HOMESTEAD, Fla. — Federal government sources told the Miami Herald the Homestead detention center for immigrant children could reopen as soon as October.

As of Aug. 3, the Department of Health and Human Services said all unaccompanied children at the Homestead facility had either been reunited with family, linked with a sponsor or transferred to a different facility, according to CBS4 Miami.

A month ago, HHS said unaccompanied minors were no longer being sent to the facility in Homestead. A spokesperson also said the number of children crossing the border was down.

The Herald reported a source said, "Homestead is not closed. There will be kids back at the center, it's just a matter of when."

Previous: Unaccompanied migrant children no longer being sent to South Florida facility

At the beginning of July, the Homestead population was 2,252 unaccompanied minors. By July 16, the facility said it had 1,309 people, all 13-17 years old.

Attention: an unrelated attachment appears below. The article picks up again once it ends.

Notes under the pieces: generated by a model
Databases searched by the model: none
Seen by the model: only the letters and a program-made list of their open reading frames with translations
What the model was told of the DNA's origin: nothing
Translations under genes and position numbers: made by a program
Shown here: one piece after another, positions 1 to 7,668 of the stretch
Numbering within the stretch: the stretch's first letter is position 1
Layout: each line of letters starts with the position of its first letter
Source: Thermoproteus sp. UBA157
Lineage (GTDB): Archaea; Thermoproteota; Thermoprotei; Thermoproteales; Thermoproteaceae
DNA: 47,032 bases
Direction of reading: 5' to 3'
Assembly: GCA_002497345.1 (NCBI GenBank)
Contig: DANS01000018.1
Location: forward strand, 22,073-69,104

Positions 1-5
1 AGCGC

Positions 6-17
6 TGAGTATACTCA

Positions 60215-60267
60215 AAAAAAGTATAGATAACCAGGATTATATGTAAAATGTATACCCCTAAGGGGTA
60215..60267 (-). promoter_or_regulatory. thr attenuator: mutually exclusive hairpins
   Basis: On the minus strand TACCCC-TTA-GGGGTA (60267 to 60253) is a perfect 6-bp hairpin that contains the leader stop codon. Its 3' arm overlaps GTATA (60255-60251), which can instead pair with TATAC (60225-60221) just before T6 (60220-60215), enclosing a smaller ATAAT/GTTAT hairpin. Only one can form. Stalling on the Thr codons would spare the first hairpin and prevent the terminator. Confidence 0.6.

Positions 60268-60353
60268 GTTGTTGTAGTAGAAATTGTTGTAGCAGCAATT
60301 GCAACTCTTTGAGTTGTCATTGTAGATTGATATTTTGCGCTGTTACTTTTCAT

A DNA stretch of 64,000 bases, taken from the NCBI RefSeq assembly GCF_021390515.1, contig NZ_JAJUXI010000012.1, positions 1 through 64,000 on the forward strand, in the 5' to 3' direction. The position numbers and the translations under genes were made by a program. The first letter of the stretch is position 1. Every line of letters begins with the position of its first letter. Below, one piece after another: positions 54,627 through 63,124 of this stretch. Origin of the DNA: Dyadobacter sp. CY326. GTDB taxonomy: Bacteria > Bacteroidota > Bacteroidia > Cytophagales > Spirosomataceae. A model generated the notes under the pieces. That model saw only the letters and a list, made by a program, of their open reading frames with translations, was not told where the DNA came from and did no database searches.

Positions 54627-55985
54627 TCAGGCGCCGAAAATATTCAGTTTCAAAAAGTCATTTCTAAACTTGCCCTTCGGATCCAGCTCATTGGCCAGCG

The Homestead facility is run by Caliburn International. The children in the facility are waiting to be reunited with families or paired with sponsors after a government screening. Many have fled violence in their home countries and will end up seeking asylum. 

In February, NPR reported Homestead is considered the largest shelter for migrant children in the country and is the only youth facility operated for a profit. Several media outlets toured the facility and were told the children were getting health checkups, new clothes and hygiene kits.

However, days after the tour, a group of attorneys said they "see a very different picture" when interviewing the migrant children. The attorney described the children as "traumatized" by the experience in the facility.

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